National Geographic : 1954 Dec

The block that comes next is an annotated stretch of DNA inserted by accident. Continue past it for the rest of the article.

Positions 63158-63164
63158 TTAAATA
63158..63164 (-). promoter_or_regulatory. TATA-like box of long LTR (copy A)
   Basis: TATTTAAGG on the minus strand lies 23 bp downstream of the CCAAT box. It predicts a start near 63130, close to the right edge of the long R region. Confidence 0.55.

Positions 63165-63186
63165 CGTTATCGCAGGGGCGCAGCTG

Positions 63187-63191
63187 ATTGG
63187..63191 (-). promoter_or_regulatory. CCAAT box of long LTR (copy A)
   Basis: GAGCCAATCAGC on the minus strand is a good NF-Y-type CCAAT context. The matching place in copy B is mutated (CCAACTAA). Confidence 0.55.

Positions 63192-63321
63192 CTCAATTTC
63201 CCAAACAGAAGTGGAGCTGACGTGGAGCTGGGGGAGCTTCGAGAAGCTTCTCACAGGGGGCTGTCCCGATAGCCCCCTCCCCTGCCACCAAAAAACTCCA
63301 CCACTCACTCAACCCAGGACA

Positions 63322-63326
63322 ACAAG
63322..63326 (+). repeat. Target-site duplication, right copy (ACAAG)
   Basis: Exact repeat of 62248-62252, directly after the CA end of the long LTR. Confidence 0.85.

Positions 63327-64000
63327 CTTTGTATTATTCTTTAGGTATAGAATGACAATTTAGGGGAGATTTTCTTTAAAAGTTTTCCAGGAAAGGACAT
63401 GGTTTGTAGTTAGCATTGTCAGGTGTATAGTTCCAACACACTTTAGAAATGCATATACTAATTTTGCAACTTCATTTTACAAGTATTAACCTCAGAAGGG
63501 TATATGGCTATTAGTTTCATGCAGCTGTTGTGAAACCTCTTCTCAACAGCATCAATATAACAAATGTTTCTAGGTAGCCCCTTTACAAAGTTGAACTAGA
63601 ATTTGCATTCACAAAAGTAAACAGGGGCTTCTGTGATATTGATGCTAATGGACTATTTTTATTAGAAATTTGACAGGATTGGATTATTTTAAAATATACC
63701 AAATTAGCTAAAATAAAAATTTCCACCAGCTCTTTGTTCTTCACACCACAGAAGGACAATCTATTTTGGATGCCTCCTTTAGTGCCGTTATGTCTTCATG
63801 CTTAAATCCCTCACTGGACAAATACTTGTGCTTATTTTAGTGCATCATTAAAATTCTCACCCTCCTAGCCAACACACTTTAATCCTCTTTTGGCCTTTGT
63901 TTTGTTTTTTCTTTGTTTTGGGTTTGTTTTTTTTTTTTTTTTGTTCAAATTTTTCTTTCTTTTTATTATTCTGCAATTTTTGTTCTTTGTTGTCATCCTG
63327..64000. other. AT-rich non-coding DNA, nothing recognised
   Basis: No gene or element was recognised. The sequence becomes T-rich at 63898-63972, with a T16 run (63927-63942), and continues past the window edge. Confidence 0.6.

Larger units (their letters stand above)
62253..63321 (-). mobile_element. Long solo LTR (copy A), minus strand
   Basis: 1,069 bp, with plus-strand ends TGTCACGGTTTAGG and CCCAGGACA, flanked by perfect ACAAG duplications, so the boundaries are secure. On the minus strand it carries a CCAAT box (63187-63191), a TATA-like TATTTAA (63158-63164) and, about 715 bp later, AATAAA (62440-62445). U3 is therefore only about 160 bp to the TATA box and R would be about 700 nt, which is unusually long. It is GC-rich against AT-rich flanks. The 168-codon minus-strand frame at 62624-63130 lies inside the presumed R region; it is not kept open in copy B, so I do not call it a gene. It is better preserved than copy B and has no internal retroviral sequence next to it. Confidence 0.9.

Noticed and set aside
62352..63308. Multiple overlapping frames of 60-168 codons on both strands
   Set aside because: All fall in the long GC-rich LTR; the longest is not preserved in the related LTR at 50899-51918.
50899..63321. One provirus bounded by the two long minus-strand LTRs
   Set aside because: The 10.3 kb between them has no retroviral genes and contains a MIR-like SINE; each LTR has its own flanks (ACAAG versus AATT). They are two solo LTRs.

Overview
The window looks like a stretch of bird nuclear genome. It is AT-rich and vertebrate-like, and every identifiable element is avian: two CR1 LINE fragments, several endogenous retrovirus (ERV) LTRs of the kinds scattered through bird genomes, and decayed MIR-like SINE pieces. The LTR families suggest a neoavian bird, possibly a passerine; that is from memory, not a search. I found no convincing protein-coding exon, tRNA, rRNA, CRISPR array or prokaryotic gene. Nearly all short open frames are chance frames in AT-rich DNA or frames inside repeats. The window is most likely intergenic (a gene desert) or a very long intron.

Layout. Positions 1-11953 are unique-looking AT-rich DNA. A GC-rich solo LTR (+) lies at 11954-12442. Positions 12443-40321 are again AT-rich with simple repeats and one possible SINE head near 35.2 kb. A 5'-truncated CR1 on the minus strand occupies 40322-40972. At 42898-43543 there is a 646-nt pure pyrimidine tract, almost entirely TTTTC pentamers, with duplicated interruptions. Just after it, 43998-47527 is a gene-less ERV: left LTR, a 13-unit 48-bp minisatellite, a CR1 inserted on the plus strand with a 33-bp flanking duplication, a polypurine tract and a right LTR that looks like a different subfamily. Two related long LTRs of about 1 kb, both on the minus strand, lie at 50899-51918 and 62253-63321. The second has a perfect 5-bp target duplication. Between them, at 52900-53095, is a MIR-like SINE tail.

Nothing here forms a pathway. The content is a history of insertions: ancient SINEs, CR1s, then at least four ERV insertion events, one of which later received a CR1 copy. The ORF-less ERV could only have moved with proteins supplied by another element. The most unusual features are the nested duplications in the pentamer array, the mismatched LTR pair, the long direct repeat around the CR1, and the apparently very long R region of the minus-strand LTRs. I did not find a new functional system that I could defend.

" 0O you want to see what makes New York Harbor tick," said the admiral. "Well, you've come to the right place. Let's see-" A ship whistle's long, abrasive blast drowned out his words. We watched a sleek new liner gliding down the Hudson through a rag, tag, and bobtail of lesser shipping-tugs, ferries, railroad car floats. "There goes the Andrea Doria," said the admiral. "Italian Line. A fine ship. She'll be in Genoa soon." My host was Rear Adm. Edmond J. Moran, USNR, yachtsman and president of the com pany whose tugboats perform about a third of all New York Harbor towing jobs.* We sat in his big-windowed office 25 floors above Battery Place, where Manhattan sticks a bold toe into salt water (map, page 781). Our observation post was part of the match- less sky line that never fails to overwhelm travelers arriving by sea (page 776). Far below, men, ships, and machines were busy with the affairs of the world's greatest port. Down at the piers, swinging booms and der ricks were handling cargoes ranging from in bound crates of rhesus monkeys to outbound locomotives. "17" Directs Tugboat Movements The admiral returned to his desk. "Now, let's see," he said, thumbing through the New York Times to the shipping news page. "Ah, good! The Queen Mary is due tomorrow. I'll see that you get aboard one of the tugs assigned to her docking." National Geographic staff photographer * See "Stop-and-Go Sail Around South Norway," by Rear Adm. Edmond J. Moran, USNR, NATIONAL GEOGRAPHIC MAGAZINE, August, 1954.